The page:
Thirteen militants are left dead and 4 others wounded in two separate clashes in the South and west between Afghan and international forces and Taliban insurgents, officials said.
The latest violence came as Afghan officials claimed their forces have trapped up to 200 Taliban in a southern village, possibly including the militia's military commander, Mullah Dadullah, a claim later denied by the Taliban.
After a winter lull in the violence, Afghan, NATO and U.S.-led forces have stepped up operations in recent weeks, hoping to pre-empt a feared spring offensive by militants that threatened the already shaky grip of President Hamid Karzai's government.
Afghan and coalition forces launched an overnight operation late Monday in Bakwa district in western Farah province, said a spokesman for the provincial police chief Baryalai Khan. He said two suspected militants were killed and two wounded, while two police personnel were also wounded, and eight suspected militants arrested in the ongoing operation.
Acting on a tip in the volatile southern province of Zabul, Afghan army and NATO troops surrounded Taliban militants Monday evening and asked that they surrender, said regional Afghan army commander Gen. Rahmetullah Raufi.
The Taliban opened fire, and the ensuing battle left 11 Taliban dead, but there were no casualties among Afghan or NATO troops, Raufi said.
Meanwhile in the relatively calm north, a bomb exploded outside the Sari Pul provincial governor's home Tuesday morning, but no one was killed or wounded, said the governor, Eqbal Munib. He said it was the third bomb targeting him in the past year.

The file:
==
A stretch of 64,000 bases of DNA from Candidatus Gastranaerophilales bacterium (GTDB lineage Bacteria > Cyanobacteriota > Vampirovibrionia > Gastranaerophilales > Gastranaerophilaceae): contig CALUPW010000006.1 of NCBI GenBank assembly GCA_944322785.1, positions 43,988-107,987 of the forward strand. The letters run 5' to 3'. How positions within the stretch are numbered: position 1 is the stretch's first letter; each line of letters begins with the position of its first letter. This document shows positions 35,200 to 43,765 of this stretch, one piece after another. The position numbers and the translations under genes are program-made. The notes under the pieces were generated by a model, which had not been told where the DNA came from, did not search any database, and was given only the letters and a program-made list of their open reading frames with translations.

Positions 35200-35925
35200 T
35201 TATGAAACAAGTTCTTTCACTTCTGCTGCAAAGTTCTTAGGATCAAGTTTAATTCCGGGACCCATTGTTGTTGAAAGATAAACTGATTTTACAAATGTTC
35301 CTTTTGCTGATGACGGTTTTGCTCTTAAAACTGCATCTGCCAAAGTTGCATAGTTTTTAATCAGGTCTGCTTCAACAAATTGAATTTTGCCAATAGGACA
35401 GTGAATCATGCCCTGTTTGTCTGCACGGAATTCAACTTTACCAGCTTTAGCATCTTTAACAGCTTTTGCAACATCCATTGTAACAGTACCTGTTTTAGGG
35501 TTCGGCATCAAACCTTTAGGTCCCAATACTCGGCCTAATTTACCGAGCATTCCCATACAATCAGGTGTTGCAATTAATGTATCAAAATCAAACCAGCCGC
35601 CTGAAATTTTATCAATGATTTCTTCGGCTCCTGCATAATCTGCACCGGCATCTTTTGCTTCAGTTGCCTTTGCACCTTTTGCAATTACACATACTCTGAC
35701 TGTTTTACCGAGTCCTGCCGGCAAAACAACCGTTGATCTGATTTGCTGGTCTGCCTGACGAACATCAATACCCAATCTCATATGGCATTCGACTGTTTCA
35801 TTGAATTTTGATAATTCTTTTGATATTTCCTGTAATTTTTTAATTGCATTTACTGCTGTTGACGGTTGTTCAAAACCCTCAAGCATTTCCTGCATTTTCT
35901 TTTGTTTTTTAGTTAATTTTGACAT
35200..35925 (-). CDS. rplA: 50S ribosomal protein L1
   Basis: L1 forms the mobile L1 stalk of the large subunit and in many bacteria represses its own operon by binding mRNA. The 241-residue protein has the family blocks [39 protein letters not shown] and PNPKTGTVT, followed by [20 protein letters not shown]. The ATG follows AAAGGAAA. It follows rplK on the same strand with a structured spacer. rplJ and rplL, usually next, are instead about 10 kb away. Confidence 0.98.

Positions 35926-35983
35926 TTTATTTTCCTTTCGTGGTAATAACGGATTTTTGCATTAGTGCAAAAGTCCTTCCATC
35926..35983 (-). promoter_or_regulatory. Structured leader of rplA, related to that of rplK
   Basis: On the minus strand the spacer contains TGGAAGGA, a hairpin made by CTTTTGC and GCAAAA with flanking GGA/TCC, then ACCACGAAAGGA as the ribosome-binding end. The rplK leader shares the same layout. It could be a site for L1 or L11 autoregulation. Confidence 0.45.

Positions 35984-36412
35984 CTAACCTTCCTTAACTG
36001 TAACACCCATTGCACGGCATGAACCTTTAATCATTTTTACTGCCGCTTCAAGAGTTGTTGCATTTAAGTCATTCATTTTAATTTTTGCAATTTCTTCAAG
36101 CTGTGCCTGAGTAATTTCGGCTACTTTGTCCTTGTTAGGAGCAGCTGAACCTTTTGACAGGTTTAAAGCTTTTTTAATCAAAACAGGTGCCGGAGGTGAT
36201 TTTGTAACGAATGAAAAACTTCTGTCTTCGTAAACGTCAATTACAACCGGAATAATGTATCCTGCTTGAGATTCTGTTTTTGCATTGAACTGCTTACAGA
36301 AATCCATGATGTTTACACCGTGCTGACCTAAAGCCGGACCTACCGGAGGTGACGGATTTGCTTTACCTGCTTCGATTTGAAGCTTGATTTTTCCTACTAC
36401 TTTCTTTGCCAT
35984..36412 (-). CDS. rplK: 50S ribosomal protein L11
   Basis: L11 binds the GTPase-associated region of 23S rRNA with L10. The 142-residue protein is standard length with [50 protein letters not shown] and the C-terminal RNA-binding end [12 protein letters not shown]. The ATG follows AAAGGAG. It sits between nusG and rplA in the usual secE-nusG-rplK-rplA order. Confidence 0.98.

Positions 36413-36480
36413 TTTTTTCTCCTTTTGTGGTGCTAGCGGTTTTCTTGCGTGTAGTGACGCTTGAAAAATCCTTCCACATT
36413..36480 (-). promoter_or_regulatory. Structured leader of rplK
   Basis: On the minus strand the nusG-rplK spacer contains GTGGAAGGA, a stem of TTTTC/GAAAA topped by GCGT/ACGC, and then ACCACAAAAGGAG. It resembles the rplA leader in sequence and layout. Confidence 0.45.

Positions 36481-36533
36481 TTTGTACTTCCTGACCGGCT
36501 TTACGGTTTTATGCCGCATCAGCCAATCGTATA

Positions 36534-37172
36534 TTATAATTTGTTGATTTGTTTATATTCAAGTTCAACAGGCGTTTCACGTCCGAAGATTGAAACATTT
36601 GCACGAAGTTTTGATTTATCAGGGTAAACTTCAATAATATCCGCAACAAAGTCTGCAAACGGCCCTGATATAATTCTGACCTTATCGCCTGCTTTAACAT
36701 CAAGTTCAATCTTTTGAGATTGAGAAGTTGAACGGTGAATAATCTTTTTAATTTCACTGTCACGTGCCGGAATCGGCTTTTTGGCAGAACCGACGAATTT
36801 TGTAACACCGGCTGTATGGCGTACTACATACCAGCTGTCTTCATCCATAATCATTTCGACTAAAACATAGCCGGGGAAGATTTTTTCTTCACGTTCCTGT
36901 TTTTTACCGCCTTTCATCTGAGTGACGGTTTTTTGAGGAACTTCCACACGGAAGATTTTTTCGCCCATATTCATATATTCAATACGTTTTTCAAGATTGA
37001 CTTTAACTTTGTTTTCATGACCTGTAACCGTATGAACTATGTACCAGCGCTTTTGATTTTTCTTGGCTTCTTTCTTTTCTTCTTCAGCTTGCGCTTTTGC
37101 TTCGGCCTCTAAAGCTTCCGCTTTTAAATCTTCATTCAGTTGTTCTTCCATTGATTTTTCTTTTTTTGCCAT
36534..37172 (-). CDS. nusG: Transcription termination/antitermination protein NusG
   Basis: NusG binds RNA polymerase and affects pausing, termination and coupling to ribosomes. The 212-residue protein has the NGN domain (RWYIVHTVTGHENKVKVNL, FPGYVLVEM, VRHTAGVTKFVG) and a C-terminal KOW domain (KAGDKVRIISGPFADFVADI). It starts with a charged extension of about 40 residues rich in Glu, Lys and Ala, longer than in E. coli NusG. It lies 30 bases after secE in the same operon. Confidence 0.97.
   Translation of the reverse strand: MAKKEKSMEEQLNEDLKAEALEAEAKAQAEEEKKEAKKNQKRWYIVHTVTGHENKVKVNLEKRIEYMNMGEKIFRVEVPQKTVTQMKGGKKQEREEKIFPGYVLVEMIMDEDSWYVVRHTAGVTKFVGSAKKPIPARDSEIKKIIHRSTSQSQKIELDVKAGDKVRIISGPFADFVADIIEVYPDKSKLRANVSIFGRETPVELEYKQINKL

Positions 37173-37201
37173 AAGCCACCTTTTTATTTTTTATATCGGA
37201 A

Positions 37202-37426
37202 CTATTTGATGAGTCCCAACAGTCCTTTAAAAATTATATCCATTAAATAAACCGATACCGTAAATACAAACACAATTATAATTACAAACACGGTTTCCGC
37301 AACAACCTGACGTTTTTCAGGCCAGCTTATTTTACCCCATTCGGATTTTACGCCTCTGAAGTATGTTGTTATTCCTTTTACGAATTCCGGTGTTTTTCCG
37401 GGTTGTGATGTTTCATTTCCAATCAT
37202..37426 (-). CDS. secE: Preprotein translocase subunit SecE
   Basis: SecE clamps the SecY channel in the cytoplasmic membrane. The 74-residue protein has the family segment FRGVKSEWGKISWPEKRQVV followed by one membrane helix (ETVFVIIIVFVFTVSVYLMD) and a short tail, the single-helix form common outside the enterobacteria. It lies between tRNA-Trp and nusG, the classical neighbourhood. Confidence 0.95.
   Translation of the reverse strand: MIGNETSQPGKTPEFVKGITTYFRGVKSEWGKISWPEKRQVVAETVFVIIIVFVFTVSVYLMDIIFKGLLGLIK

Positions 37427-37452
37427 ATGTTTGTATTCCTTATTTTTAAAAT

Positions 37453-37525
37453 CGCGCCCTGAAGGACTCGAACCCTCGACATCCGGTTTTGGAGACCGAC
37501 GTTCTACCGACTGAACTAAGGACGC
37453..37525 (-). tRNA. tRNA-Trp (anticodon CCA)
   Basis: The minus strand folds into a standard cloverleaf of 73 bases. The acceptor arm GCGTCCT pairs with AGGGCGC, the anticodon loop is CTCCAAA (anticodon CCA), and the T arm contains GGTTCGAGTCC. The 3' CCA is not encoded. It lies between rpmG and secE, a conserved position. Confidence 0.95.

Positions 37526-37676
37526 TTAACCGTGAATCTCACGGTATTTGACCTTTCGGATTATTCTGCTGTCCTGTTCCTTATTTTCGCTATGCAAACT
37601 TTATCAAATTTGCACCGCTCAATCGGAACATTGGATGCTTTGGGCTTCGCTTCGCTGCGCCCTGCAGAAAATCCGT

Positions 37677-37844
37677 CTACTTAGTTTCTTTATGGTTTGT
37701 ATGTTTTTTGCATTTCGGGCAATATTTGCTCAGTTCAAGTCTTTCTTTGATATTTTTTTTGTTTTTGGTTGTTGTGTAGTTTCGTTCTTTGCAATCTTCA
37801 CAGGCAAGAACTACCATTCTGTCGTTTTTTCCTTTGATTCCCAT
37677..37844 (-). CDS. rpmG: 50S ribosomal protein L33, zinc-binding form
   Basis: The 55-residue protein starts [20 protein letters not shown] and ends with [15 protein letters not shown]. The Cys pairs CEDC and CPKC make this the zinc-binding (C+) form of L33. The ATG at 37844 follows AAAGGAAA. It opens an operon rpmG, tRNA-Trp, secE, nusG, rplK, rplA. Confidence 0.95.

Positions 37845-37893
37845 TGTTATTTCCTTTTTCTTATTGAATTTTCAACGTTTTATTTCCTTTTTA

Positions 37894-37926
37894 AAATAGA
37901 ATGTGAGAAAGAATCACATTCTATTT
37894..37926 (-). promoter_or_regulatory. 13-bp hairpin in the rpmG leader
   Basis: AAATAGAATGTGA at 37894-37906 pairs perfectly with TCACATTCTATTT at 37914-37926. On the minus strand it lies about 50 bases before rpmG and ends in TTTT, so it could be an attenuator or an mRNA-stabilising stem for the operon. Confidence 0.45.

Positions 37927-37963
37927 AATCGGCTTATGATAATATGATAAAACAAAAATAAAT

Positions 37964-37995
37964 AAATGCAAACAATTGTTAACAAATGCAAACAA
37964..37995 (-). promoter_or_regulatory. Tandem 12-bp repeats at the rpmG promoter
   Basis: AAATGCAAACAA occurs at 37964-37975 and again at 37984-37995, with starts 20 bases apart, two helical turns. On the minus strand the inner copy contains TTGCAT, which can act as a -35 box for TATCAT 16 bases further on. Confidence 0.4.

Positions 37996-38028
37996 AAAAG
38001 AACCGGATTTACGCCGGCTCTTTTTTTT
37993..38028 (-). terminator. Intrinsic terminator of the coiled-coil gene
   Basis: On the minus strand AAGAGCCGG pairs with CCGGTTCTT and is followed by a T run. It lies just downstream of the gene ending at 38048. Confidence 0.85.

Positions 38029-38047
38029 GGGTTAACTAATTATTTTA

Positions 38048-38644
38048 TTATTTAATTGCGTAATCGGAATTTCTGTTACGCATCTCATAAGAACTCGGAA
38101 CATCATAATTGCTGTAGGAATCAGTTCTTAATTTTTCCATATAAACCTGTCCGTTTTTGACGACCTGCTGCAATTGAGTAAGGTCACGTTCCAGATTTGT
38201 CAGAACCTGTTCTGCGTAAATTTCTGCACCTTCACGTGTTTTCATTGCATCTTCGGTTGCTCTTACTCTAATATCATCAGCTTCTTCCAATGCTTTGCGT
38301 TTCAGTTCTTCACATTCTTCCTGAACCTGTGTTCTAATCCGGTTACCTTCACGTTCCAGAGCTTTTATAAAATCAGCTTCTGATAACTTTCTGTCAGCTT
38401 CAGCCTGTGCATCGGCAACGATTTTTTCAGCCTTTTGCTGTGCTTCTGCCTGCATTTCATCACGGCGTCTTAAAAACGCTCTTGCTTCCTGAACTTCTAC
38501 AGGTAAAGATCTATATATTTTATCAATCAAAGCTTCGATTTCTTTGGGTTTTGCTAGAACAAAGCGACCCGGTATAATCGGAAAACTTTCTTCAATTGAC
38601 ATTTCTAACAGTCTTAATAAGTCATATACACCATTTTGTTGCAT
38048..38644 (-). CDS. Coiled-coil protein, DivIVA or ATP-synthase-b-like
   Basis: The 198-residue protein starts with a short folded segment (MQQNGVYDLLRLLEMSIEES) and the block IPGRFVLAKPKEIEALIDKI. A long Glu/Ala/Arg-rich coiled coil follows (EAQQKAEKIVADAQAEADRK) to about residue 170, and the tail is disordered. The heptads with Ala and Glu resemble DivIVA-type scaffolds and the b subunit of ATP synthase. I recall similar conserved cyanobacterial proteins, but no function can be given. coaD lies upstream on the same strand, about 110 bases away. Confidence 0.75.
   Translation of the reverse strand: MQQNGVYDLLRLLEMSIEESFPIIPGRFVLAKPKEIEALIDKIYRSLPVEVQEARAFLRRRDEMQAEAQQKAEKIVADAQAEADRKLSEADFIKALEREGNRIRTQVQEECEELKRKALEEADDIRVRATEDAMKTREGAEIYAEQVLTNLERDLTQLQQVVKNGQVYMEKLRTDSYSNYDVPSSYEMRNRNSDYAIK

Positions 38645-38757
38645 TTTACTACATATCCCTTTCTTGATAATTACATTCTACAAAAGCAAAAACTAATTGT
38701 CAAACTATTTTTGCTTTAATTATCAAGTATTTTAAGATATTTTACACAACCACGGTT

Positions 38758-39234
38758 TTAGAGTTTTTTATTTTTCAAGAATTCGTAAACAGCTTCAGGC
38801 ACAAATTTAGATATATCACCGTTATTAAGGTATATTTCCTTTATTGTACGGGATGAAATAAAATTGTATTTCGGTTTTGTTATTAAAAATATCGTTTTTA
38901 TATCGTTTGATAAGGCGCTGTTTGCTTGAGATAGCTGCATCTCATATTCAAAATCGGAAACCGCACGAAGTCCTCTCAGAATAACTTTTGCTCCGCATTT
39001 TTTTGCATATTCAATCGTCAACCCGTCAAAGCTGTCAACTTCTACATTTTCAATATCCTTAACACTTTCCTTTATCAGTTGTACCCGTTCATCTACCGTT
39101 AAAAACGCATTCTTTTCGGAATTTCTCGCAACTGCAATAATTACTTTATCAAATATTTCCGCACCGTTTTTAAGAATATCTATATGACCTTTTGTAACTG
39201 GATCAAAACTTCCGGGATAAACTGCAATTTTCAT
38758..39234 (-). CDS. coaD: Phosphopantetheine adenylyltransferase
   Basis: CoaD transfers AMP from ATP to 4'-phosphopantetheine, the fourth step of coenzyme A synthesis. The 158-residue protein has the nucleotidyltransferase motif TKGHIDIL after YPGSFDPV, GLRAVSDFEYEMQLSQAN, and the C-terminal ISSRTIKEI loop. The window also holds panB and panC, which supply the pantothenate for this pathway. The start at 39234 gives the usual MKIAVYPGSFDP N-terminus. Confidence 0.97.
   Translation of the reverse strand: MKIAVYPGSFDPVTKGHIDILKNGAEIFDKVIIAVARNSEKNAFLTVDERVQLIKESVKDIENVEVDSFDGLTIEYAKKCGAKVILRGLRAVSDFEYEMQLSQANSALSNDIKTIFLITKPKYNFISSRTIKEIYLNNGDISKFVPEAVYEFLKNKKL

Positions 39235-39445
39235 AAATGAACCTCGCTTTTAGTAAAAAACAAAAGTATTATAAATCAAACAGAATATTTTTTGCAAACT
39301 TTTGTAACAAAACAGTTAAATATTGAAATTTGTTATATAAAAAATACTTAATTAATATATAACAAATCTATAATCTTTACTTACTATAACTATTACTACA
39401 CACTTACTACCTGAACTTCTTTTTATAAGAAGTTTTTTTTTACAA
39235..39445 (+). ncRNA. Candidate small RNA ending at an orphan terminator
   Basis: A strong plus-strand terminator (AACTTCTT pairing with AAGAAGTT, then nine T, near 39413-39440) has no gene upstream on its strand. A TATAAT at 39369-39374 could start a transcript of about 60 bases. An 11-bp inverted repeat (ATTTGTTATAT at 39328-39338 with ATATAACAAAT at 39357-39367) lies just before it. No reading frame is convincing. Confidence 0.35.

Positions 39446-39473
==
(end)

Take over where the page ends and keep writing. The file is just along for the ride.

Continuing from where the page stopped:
Unlike the south and the east where a Taliban insurgency rages, attacks in the north are rare. In March in Sari Pul, two gunmen killed a German aid worker and robbed his three Afghan colleagues after stopping their two vehicles in the district of Sayyad.
Afghan police and government officials said up to 200 suspected Taliban had been surrounded in the mountain village of Keshay in Uruzgan province after they had gathered for a meeting and then clashed with Afghan forces on Saturday.
Deputy Interior Minster for Security Abdul Hadi Khalid told a security commission in Parliament on Monday it was "possible that Mullah Dadullah is among" those who were attending the meeting.
He said Afghan officials had demanded that the Taliban surrender or face military action. He did not mention any deadline for them to surrender.
Provincial police chief Gen. Mohammad Qasim Khan said NATO troops were also involved in the siege, but NATO and the U.S.-led coalition said Tuesday they had no information to support the Afghans' account and denied their troops were involved in such an operation.
A Taliban spokesman in the south, Qari Yousef Ahmadi, said the Taliban were not trapped and that Dadullah was not in the area.
Killing or capturing Dadullah, a close aide to Taliban supreme leader Mullah Omar and a commander with a reputation for ruthlessness, would be a major victory for the Afghan government and its foreign backers, who have struggled to contain the insurgency.
The USA does not have a picture of the strong Russia, and the Americans will never allow Russians become strong. Sanctions show how obvious the conflict is
Fearing that peace might break out with the two Koreas talking to each other, Washington instructed South Korean President to keep the message about anything but peace
The head of the British army, Nick Carter, said that Moscow was capable of taking "hostile actions" against the United Kingdom and NATO much earlier than expected